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BP and Shell: Big Oil risks big embarrassment as profits roll in during COP26

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Climate activists at COP26 (PA)
Climate activists at COP26 (PA)

The timing was impeccable: as 30,000 COP26 delegates listened to UN Secretary-General António Guterres warn that “our addiction to fossil fuels is pushing humanity to the brink... either we stop it — or it stops us,” BP hurled billions of dollars at its investors via its third-quarter results.

The oil major pledged to return another $2.25 billion via buybacks and dividends this week thanks to Brent oil trading at $85 dollars a barrel, its highest since 2014. Boss Bernard Looney admitted BP was “a cash machine at these types of prices.”

Over at rival Royal Dutch Shell, Ben van Beurden, chief executive of the world’s ninth-biggest greenhouse gas emitter, begged Glasgow to “become the city where real progress is made in setting the world on a path to net-zero emissions.” Last week Shell posted a $4.13 billion third-quarter profit and record cashflow thanks to soaring oil and gas prices.

Then there’s Saudi Aramco. The state monopoly - the world’s biggest oil company by far - saw quarterly profits triple to $30 billion.

Soaring oil and gas prices have helped BP notch up a better-than-expected underlying profit haul in the third quarter (Andrew Milligan/PA) (PA Wire)
Soaring oil and gas prices have helped BP notch up a better-than-expected underlying profit haul in the third quarter (Andrew Milligan/PA) (PA Wire)

All are benefiting from a resurgent oil price. Demand has surged as economies reopen. Bank of America this week predicted oil could hit $120 a barrel by next June as demand continues to outstrip supply.

The huge sums being made by oil companies risk embarrassment as world leaders gather in Glasgow to talk about saving the planet. Fossil fuels are a big part of the problem.

“Net zero means huge declines in the use of coal, oil and gas,” the International Energy Agency said in a landmark report earlier this year. “This requires steps such as halting sales of new internal combustion engine passenger cars by 2035, and phasing out all unabated coal and oil power plants by 2040.”

Behind the COP26 platitudes, a snapshot of the world’s ongoing oil addiction came from Joe Biden’s motorcade of ‘Beast’ limousines. Cars were pictured guzzling petrol at one of BP’s Scottish forecourts before driving the US President back to talks about fossil fuel-weaning.

Oil majors like BP and Shell argue they are using their scale and huge profits to invest in new green technology that will one day save the planet. They add that turning off the oil taps and gas pipes now would simply plunge the world into darkness. Renewables don’t currently have the scale needed to meet the world’s energy needs and a failure to recognise the continuing importance of oil and gas can create problems, as the UK’s recent energy crisis has shown.

But activists say oil companies are moving too slowly and any good intentions are outweighed by the impact of continued oil and gas emissions on the planet. The International Energy Agency estimates that major oil and gas companies are spending only around 4% of capital expenditure on renewables (up from 1% in 2020).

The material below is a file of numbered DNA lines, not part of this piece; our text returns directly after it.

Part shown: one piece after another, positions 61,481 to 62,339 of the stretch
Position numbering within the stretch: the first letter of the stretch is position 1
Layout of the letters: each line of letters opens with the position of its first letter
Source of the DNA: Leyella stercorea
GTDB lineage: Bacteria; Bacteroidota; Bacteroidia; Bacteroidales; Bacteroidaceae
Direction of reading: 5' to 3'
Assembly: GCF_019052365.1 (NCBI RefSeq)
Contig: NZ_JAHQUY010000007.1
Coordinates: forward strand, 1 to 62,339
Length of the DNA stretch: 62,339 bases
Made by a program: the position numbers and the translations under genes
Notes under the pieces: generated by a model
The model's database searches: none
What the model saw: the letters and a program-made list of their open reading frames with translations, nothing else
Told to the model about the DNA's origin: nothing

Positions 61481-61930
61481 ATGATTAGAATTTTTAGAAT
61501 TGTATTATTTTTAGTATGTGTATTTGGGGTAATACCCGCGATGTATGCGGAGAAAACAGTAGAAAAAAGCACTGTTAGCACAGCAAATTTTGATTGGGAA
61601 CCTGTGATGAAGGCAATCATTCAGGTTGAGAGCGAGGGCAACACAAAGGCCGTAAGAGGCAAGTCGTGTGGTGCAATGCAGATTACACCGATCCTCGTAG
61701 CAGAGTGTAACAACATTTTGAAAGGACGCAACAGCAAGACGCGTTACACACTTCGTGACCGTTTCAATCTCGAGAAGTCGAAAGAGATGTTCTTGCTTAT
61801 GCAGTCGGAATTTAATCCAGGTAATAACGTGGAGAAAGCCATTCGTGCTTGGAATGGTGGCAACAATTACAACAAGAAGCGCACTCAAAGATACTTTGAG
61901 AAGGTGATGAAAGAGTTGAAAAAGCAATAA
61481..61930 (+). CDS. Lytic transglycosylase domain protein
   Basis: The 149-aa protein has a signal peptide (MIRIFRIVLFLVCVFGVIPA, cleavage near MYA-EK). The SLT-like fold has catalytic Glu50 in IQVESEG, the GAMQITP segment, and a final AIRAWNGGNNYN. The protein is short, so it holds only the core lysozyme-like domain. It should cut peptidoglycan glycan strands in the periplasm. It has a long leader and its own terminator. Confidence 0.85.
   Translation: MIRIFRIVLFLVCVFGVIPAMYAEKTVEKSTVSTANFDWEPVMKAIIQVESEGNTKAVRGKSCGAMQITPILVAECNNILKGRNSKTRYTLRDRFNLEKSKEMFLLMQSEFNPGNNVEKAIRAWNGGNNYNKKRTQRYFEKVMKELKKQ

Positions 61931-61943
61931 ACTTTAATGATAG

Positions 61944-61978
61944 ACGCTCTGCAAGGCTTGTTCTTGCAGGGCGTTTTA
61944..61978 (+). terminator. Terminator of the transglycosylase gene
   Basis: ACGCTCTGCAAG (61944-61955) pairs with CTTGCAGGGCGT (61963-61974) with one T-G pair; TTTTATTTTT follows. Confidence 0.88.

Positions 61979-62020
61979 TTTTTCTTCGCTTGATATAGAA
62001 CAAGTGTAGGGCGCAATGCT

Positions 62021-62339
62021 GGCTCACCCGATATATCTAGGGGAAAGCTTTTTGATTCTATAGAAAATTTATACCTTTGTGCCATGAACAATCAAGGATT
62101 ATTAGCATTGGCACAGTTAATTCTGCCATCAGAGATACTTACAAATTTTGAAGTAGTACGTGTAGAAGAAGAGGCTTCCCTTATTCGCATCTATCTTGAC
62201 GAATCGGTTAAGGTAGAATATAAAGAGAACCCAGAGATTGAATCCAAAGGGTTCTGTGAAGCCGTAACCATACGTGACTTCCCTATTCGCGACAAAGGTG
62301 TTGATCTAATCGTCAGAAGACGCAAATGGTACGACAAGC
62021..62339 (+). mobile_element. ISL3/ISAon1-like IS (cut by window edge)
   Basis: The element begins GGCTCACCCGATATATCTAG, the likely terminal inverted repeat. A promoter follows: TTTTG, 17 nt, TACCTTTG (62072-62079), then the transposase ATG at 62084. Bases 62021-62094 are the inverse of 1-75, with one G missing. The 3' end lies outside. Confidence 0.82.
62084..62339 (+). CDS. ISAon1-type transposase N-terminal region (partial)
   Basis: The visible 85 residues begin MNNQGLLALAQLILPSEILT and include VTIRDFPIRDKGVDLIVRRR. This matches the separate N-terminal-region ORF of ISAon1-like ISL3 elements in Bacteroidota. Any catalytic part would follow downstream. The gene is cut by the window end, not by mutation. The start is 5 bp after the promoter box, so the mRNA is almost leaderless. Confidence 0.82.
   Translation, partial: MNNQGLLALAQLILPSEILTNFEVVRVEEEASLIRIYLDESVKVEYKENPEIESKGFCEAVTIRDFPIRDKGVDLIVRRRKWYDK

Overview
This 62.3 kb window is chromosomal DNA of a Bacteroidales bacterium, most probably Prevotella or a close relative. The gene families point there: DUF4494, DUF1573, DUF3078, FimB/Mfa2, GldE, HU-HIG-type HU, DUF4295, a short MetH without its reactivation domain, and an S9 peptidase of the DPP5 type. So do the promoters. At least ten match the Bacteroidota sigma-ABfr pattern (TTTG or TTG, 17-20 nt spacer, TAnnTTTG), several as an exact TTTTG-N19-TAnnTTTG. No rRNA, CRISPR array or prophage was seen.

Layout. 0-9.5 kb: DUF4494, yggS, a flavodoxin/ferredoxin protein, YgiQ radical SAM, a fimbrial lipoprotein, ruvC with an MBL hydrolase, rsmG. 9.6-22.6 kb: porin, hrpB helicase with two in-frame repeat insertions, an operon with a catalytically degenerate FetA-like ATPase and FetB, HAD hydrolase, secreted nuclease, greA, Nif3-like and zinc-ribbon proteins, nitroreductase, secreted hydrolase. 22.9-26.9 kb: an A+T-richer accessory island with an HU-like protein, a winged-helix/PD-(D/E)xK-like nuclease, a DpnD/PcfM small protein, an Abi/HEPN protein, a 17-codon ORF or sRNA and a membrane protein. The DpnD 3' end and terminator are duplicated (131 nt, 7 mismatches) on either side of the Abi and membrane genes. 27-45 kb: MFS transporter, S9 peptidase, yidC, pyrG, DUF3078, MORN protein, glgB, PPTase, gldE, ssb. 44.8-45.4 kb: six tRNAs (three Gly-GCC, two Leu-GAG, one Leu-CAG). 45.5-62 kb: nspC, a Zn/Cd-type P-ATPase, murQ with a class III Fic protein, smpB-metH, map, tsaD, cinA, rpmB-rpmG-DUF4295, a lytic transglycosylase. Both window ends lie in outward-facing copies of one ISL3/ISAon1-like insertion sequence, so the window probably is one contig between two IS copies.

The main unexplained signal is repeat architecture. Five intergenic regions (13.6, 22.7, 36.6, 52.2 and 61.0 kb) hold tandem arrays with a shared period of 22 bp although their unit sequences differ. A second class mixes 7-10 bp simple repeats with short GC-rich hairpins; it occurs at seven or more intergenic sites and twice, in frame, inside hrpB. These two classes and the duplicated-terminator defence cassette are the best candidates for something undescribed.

“Over the past two years, especially since the start of the Covid-19 crisis, we’ve seen a flurry of new, confusing, deliberately obfuscating climate commitments from oil and gas majors,” says David Tong at environmental campaign group Oil Change International. “None of the oil majors have sustainability plans that are remotely in line with the bare minimum for [limiting global warming to] 1.5 degrees - but they’re all engaged in greenwashing.”

Tong point to delays to previously stated carbon-cutting ambitions, a reliance on unproven carbon capture and storage technology, and targets that deal only with direct emissions “but ignore the impact of customers burning the oil and gas they sell - which makes up about 80% of their total emissions.”

Those customers include global leaders, some of whom travelled COP26 via private jet allowing them more space to think about climate change.

Leaders are keenly aware of the potential charge of hypocrisy and the potentially toxic association with oil majors.

UN-hosted climate gatherings have previously given Big Oil places on the podium: in 2018 a Shell boss boasted that his firm had helped write the Paris climate agreement, saying: “We can take some credit for the fact that Article 6 is even there at all”.

This time around, Shell’s van Beurden said: “We were told that we were not welcome.”

Oil has found a way in, though. Lobby group the International Emissions Trading Association (whose members include Chevron, Shell and Drax) has a big presence. Its range of speakers at Glasgow include BP’s Looney on “the human rights implications of the transition out of high-carbon industries”.

“Of course they’re here,” confirms Greenpeace’s Charlie Kronick. “They’ve all got skin in the game, both because they’re still planning on producing and selling fossil fuels for years to come and, to a far lesser extent, because they’re branching out in low carbon technology.”

There’s an argument that the biggest polluters should be at COP26 if only as a learning exercise. Critics say they’ve had their chance and failed.

“We can’t trust big oil and gas companies to manage their own decline,” Tong maintains. “Inviting them into [policy making at] COP26 would be like having the tobacco companies at a lung cancer convention.”

Shell and BP declined to comment.

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